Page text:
Mack McLarty, 68, President Bill Clinton's first chief of staff, was the guest speaker at Sunday's Adult Forum at St. John's Episcopal Church, Lafayette Square, in Washington.
The man who served Clinton for about 18 months, one of four Clinton chiefs of staff, said all the right things and related popular Clinton history in the almost hour-long session moderated by St. John's member Clark Ervin and attended by about 125 persons.
Before September 11, the White House was judged "at the end of the day by peace and prosperity," the "real measures of success," and "under those criteria, the Clinton presidency was pretty successful," McLarty said.
When Ervin asked McLarty if al-Qaeda had been on "the radar screen" then, McLarty said "we were very aware of potent and dramatic" events, and "what we now define as 'terrorism.'"
At a 1996 campaign town hall meeting with Republican candidate Bob Dole and Clinton, McLarty said only one question was asked about foreign policy during the 90-minute session.
Bill Clinton was president during the first bombing of the World Trade Center in 1993 and the "very dramatic" and "tragic" Waco siege the same year. After the Oklahoma City bombing in 1995, President Clinton went to Oklahoma where he was not a popular figure, McLarty said, but the president was welcomed "respectfully."
The fellow Arkansans and lifelong friends had some experience with neo-Nazis in their home state. (Both were born in Hope, Arkansas and attended school together.)
"The security and protection of the American people is [the president's] most solemn and sacred responsibility," McLarty said.
The Clinton years saw 22 million new jobs created and working with Congress, "moved over five million people" from welfare to work and worked to achieve "not only a balanced budget but a surplus."
Today the "country today seems pretty divided....I easily can get on a soapbox about this because....I have very strong feelings about it because it's [gridlock] not serving our country well...gridlock has moved to disfunctionality." He blamed the 24/7 news cycle and campaign financing for the discord.
"We are paying our elected officials to get the job done."
McLarty said 99 percent of Congressional members are "decent, hardworking, dedicated, smart people," and about 90 (with half from each party) have joined him in a group working to restore Capitol Hill productivity. "I think there's some hope," he said.
About the 2016 presidential race, McLarty he has known said Hillary Clinton since before she got married, and she is "by far the favorite candidate on the Democratic side" who "would make an outstanding president."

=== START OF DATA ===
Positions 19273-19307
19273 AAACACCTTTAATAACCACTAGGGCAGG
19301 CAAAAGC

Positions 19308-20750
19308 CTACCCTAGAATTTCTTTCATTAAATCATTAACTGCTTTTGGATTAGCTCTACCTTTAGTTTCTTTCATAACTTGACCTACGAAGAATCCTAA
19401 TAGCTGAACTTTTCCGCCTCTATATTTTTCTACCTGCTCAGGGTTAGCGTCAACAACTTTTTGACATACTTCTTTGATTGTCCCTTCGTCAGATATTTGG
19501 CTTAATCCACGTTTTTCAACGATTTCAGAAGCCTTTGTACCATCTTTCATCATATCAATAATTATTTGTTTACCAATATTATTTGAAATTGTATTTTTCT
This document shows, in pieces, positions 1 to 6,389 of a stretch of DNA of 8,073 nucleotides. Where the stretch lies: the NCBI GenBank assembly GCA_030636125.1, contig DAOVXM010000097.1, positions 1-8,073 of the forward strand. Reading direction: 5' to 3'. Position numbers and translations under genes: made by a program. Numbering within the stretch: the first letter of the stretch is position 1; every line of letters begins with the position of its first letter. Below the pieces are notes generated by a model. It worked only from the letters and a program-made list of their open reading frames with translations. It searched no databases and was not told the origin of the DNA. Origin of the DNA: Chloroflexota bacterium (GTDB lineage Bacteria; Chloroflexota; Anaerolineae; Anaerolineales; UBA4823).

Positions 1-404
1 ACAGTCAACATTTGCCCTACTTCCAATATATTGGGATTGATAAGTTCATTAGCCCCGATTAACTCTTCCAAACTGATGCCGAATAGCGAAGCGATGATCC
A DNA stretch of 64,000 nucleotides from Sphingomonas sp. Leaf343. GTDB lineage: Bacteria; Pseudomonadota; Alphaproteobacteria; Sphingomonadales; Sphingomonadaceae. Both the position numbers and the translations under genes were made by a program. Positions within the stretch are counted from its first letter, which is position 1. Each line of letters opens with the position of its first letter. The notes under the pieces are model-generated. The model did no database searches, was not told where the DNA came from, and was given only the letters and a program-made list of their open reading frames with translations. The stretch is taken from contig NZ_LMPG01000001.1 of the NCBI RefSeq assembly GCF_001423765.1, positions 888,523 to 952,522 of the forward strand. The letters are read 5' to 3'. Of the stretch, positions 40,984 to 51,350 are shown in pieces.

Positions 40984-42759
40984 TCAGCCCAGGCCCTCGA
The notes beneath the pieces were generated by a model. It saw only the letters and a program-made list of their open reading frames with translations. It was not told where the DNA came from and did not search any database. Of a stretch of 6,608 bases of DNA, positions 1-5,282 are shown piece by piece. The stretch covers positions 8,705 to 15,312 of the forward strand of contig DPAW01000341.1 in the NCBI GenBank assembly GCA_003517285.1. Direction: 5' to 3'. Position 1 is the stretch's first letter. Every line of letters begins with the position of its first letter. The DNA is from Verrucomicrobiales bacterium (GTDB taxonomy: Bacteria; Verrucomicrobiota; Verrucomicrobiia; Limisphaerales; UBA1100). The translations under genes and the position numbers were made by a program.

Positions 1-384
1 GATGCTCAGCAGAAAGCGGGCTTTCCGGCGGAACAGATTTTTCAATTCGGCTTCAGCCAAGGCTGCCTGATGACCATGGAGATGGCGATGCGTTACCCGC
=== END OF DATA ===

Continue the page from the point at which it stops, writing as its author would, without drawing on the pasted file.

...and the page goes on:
Meanwhile, the Republican race "looks to me like a donnybrook."
A governor has a head start in the race, McLarty believes, since he or she has worked with a legislature and is "a little bit closer to the people," economically speaking.
He praised President George H.W. Bush several times during his talk, including Bush's attempts to help with the Mid-East peace talks which Bill Clinton worked very hard to accomplish. To attempt "a major peace initiative" for any president or secretary of state is a risk since lack of success will be broadcast, and the president must account for it.
The period between church services left little time for questions from the audience, but St. John's rector, the Rev. Dr. Luis Leon, a native of Cuba, got in the first one, and asked why the Clinton administration didn't move to begin relations with Cuba which had been promised at a White House clergy breakfast.
McLarty said "it was not a high priority" then, but small steps were taken to make some progress until a plane was shot down over Cuba which "sealed off" any dialogue with that country. With 85 percent of members supporting legislation, Congress passed the Helms-Burton Act of 1996 which continued the U.S. embargo against Cuba.
He called President Barack Obama's action to open the gates between the U.S. and Cuba "a very bold step," and for the first time, Cuba will be invited to Panama this spring to participate in the 2015 Summit of the Americas which President Obama will attend, too, McLarty said.
He was asked how presidents maintain balance between all the "yes" people who surround the office and who refrain from telling the president what he or she does not want to hear. McLarty said Clinton "knew there was a presidential bubble," but is quite curious anyway, and often invited those with differing views to the White House since he wanted to hear what they had to say.
McLarty is president of McLarty Associates, a Washington-based consulting group, and the chief executive officer of McLarty Companies.